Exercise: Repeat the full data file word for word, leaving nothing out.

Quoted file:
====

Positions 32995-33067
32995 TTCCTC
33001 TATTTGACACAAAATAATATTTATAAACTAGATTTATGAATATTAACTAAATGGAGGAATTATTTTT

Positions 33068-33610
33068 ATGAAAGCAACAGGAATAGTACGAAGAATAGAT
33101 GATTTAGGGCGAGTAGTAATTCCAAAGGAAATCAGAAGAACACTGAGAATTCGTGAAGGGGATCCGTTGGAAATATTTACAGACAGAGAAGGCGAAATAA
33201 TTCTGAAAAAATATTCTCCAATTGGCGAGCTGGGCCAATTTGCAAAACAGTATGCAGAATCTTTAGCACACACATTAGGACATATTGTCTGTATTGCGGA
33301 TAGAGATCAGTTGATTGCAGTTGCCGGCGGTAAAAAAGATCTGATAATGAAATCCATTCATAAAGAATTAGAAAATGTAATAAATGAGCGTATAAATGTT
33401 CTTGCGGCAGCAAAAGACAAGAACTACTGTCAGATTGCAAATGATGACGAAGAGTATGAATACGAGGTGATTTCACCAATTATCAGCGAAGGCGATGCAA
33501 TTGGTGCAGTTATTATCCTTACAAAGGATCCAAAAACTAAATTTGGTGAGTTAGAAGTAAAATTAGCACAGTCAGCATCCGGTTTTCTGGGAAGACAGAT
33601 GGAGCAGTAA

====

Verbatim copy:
Positions 32995-33067
32995 TTCCTC
33001 TATTTGACACAAAATAATATTTATAAACTAGATTTATGAATATTAACTAAATGGAGGAATTATTTTT

Positions 33068-33610
33068 ATGAAAGCAACAGGAATAGTACGAAGAATAGAT
33101 GATTTAGGGCGAGTAGTAATTCCAAAGGAAATCAGAAGAACACTGAGAATTCGTGAAGGGGATCCGTTGGAAATATTTACAGACAGAGAAGGCGAAATAA
33201 TTCTGAAAAAATATTCTCCAATTGGCGAGCTGGGCCAATTTGCAAAACAGTATGCAGAATCTTTAGCACACACATTAGGACATATTGTCTGTATTGCGGA
33301 TAGAGATCAGTTGATTGCAGTTGCCGGCGGTAAAAAAGATCTGATAATGAAATCCATTCATAAAGAATTAGAAAATGTAATAAATGAGCGTATAAATGTT
33401 CTTGCGGCAGCAAAAGACAAGAACTACTGTCAGATTGCAAATGATGACGAAGAGTATGAATACGAGGTGATTTCACCAATTATCAGCGAAGGCGATGCAA
33501 TTGGTGCAGTTATTATCCTTACAAAGGATCCAAAAACTAAATTTGGTGAGTTAGAAGTAAAATTAGCACAGTCAGCATCCGGTTTTCTGGGAAGACAGAT
33601 GGAGCAGTAA